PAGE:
I’m sorry to hear about your mom. And I’m sorry that you aren’t having any luck with the flavorings! Usually 2 bottles of flavors works for us. But maybe you should try using the bottles marked as *oils*. They are much stronger and have always done the trick.

      I hope this helps!

  11. kristen
    Posted November 16, 2013 at 3:45 pm | Permalink

    Ok, so I did the Orange oil, two drams even! I only got a bit of flavor!? Im pulling my hair out :( Am I supposed to let the mixture cool a bit before I add the flavor?? I have NO IDEA what Im doing wrong. Im using granulted sugar, and KARO and Lorann flavors? This is killing me. it looks and smells beautiful! uuugggghhhhh

    • Posted November 21, 2013 at 8:54 am | Permalink

      Oh my goodness Kristen! I’m stumped! I’ve never had that problem before! You’re using all the right ingredients! We don’t let the mixture cool before adding the flavor but maybe give that a try? And maybe you could talk to the store that your purchased the oils from to make sure that they’re not old? That’s the only thing I can think of to try. I hope that you have success soon! :)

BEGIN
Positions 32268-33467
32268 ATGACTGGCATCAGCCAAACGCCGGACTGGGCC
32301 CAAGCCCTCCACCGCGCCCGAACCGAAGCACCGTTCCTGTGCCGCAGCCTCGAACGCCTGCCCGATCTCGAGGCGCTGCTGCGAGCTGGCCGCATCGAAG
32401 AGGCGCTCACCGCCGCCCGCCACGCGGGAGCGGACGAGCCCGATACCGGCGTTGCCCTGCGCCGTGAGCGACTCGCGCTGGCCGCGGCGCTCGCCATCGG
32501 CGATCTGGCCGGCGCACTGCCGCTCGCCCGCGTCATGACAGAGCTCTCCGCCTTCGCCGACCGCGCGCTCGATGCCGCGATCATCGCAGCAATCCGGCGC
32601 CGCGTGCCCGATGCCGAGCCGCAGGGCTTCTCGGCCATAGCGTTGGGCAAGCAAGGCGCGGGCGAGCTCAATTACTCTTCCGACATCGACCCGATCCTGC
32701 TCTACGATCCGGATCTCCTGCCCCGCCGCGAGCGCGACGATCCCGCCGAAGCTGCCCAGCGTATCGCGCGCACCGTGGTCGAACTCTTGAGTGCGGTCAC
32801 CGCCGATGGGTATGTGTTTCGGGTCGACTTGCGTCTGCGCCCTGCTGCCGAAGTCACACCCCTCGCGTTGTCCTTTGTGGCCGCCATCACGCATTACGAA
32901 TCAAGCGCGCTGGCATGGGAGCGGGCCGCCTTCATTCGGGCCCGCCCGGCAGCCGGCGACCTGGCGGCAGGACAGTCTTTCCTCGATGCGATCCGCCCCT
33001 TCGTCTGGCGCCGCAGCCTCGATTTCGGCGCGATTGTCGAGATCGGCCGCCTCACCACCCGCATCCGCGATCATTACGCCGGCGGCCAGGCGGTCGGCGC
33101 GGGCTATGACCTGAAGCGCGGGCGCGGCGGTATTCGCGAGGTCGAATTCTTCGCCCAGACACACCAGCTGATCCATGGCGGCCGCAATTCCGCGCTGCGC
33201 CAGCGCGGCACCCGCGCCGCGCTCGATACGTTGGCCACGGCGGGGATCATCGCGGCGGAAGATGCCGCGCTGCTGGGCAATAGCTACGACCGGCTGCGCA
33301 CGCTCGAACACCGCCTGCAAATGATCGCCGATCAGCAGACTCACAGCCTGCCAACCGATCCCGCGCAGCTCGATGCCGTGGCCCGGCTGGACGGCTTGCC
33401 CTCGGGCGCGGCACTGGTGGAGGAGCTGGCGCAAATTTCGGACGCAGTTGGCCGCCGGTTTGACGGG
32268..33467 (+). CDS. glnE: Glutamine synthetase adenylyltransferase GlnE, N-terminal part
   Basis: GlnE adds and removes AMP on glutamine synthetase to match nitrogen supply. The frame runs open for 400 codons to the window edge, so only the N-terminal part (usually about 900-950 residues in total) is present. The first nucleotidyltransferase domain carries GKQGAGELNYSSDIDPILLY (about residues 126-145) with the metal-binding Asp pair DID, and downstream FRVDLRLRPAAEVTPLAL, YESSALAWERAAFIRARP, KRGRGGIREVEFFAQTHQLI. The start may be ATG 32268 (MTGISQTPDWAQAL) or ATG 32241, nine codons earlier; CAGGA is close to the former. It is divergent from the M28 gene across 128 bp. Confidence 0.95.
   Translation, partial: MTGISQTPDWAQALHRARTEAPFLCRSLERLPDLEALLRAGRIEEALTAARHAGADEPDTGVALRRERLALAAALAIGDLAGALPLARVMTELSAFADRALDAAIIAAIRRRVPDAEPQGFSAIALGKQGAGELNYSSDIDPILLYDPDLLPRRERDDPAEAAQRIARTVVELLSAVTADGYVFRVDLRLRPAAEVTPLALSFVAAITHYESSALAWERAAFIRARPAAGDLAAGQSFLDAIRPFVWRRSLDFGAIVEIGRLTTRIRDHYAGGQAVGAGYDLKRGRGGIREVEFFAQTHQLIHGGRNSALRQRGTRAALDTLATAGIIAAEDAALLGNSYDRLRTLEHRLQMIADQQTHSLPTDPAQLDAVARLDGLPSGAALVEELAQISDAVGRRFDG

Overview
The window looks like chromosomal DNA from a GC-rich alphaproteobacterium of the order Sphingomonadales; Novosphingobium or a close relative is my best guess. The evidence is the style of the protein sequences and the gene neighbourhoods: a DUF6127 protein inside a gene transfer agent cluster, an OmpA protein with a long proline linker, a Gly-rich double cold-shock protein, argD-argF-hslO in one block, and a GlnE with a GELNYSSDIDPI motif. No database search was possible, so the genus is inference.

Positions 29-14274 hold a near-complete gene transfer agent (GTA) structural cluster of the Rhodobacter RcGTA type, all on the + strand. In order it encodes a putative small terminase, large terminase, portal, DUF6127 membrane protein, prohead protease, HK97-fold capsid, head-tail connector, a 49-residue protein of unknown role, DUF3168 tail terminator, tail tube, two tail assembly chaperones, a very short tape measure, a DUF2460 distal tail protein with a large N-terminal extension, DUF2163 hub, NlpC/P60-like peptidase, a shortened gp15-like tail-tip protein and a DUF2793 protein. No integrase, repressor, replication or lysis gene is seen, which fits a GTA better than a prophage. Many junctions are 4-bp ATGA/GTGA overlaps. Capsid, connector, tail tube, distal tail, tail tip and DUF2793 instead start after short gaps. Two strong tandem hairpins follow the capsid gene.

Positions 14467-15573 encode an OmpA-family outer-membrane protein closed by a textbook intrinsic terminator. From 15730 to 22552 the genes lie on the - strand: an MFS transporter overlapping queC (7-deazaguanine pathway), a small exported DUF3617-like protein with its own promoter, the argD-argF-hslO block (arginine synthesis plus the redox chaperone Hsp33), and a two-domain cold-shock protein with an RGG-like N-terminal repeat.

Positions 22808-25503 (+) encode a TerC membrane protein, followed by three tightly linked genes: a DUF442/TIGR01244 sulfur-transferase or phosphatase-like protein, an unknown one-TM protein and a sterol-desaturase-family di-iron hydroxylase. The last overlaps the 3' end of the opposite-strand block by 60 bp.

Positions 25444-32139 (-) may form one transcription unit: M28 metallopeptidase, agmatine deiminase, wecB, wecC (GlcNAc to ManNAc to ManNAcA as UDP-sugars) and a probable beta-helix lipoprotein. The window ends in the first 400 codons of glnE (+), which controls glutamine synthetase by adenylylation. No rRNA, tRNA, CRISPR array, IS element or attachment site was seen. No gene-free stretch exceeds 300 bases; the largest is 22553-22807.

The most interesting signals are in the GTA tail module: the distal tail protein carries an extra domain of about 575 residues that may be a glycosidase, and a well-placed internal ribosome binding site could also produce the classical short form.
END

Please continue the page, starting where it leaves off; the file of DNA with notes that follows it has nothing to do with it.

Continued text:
• Dana F.
        Posted December 4, 2013 at 3:58 pm | Permalink

        For citrus flavors (orange, lemon) add a half teaspoon of citric acid as you add the flavoring/oil. This will make the flavor pop.

        You can buy it by the bottle in most places that sell the flavorings.

  12. Beth
    Posted November 22, 2013 at 11:22 pm | Permalink

    im sorry, still not clear on how much flavoring or oil to use….. you have to make is very simple for me!!~! how many ounces are the bottles, etc. thanks

    • Posted November 23, 2013 at 1:14 pm | Permalink

      Hi Beth!

      The LorAnn bottles that I use (they call them a dram) are, 0.125 ounces. I use 2 of the bottles for the drams marked *flavorings* and I use 1 bottle if the dram is marked *oils*. Hope that helps!

  13. JoLyn
    Posted November 25, 2013 at 12:04 pm | Permalink

    Love your recipe :-) It is exact to my Gram’s *But with pictures* :-) Pictures make the little kids more apt to “cook along” with me!!